suited to persons personality, attitudes,
    temperament, motivation, and lifestyle
  • Participant will develop and follow an exercise
    program which is suited to persons personality,
    attitudes, temperament, motivation, and lifestyle
  • Participant will participate in group and outside
    of group support sharing
  • Participant will participate in the
    accountability of daily reporting while in program

6
Principles of the Balanced Lifestyles Program
  • 1. This is a lifestyle change program to modify
    your relationship with food, exercise and body
    weight
  • 2. This program requires accountability with
    daily reporting by email or fax
  • 3. Success in program is not dependent on how
    much weight lost but rather on how well you
    manage to continue to keep it off

7
Principles
  • 4. You are not asked to compare your success with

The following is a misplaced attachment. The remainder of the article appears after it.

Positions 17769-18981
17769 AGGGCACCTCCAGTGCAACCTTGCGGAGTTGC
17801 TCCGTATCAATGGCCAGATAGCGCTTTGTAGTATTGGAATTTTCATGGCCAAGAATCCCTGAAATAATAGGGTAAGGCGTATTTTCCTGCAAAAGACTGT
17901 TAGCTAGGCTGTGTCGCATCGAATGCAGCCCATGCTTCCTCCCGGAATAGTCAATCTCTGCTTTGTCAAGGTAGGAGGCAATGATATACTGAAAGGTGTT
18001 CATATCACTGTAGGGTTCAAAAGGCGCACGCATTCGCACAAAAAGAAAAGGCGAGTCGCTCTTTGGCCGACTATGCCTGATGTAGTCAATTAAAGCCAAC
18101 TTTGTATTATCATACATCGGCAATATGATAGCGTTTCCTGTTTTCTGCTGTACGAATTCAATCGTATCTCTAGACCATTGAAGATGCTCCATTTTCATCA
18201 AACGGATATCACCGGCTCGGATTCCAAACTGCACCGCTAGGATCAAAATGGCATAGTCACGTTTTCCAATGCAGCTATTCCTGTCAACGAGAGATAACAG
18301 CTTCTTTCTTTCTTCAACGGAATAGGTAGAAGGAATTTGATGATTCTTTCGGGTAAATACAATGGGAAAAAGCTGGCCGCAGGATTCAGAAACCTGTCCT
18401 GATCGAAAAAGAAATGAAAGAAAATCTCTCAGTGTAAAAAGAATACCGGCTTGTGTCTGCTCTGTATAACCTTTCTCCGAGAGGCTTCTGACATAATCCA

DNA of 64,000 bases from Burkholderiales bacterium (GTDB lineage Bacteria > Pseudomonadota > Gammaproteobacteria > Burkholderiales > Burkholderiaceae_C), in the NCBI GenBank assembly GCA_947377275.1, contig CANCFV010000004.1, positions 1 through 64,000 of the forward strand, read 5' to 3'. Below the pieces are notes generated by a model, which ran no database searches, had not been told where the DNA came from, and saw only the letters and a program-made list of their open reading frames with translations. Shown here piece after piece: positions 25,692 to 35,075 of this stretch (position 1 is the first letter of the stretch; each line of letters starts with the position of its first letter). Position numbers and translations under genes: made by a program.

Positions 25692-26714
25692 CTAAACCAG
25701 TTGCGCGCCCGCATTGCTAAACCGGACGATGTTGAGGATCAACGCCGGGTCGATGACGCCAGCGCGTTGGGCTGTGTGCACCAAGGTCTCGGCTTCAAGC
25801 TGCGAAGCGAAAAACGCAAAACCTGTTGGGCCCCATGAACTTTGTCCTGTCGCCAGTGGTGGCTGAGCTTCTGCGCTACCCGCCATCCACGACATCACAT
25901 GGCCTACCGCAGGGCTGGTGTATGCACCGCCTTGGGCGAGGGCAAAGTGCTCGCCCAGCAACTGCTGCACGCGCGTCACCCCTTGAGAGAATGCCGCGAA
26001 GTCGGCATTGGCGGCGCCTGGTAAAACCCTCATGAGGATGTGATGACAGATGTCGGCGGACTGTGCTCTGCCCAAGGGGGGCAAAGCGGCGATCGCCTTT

others in program
  • 5. You are expected to follow a food program
    which meets your needs or to develop one while in
    program which is suited to you
  • 6. By end of 12 week program you will be fully
    engaged in a planned program of exercise
  • 7. This is a guilt free program, we do not use
    guilt to motivate your new relationship with food
    or exercise

8
Principles
  • 8. You are only to enter this program because you
    want to, not to please someone else, or to gain
    the approval of someone else.
  • 9. Try not to tell others about your involvement
    in this program so you will not be hounded about
    how well you are doing in it
  • 10. Set realistic goals for yourself in program
  • 11. Be realistic in your expectations of yourself